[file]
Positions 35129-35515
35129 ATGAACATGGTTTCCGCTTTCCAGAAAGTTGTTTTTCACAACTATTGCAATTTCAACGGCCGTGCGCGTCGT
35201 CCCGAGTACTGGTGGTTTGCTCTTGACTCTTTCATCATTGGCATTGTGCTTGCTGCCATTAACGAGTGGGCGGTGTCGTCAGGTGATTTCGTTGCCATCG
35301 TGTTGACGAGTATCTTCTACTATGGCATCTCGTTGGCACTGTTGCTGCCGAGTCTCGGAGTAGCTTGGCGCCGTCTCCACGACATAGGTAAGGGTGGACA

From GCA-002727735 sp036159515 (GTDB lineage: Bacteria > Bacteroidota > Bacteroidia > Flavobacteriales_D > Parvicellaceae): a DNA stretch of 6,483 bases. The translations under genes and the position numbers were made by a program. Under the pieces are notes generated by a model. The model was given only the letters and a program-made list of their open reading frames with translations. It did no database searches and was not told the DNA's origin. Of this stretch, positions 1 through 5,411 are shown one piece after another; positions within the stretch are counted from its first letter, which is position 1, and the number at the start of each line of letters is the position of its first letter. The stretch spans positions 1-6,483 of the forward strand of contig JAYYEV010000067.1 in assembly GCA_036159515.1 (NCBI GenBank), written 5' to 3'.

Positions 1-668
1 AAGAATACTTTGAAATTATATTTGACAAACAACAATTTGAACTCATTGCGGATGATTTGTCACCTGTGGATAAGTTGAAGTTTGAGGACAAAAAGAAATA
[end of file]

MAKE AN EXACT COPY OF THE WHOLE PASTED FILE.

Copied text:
Positions 35129-35515
35129 ATGAACATGGTTTCCGCTTTCCAGAAAGTTGTTTTTCACAACTATTGCAATTTCAACGGCCGTGCGCGTCGT
35201 CCCGAGTACTGGTGGTTTGCTCTTGACTCTTTCATCATTGGCATTGTGCTTGCTGCCATTAACGAGTGGGCGGTGTCGTCAGGTGATTTCGTTGCCATCG
35301 TGTTGACGAGTATCTTCTACTATGGCATCTCGTTGGCACTGTTGCTGCCGAGTCTCGGAGTAGCTTGGCGCCGTCTCCACGACATAGGTAAGGGTGGACA

From GCA-002727735 sp036159515 (GTDB lineage: Bacteria > Bacteroidota > Bacteroidia > Flavobacteriales_D > Parvicellaceae): a DNA stretch of 6,483 bases. The translations under genes and the position numbers were made by a program. Under the pieces are notes generated by a model. The model was given only the letters and a program-made list of their open reading frames with translations. It did no database searches and was not told the DNA's origin. Of this stretch, positions 1 through 5,411 are shown one piece after another; positions within the stretch are counted from its first letter, which is position 1, and the number at the start of each line of letters is the position of its first letter. The stretch spans positions 1-6,483 of the forward strand of contig JAYYEV010000067.1 in assembly GCA_036159515.1 (NCBI GenBank), written 5' to 3'.

Positions 1-668
1 AAGAATACTTTGAAATTATATTTGACAAACAACAATTTGAACTCATTGCGGATGATTTGTCACCTGTGGATAAGTTGAAGTTTGAGGACAAAAAGAAATA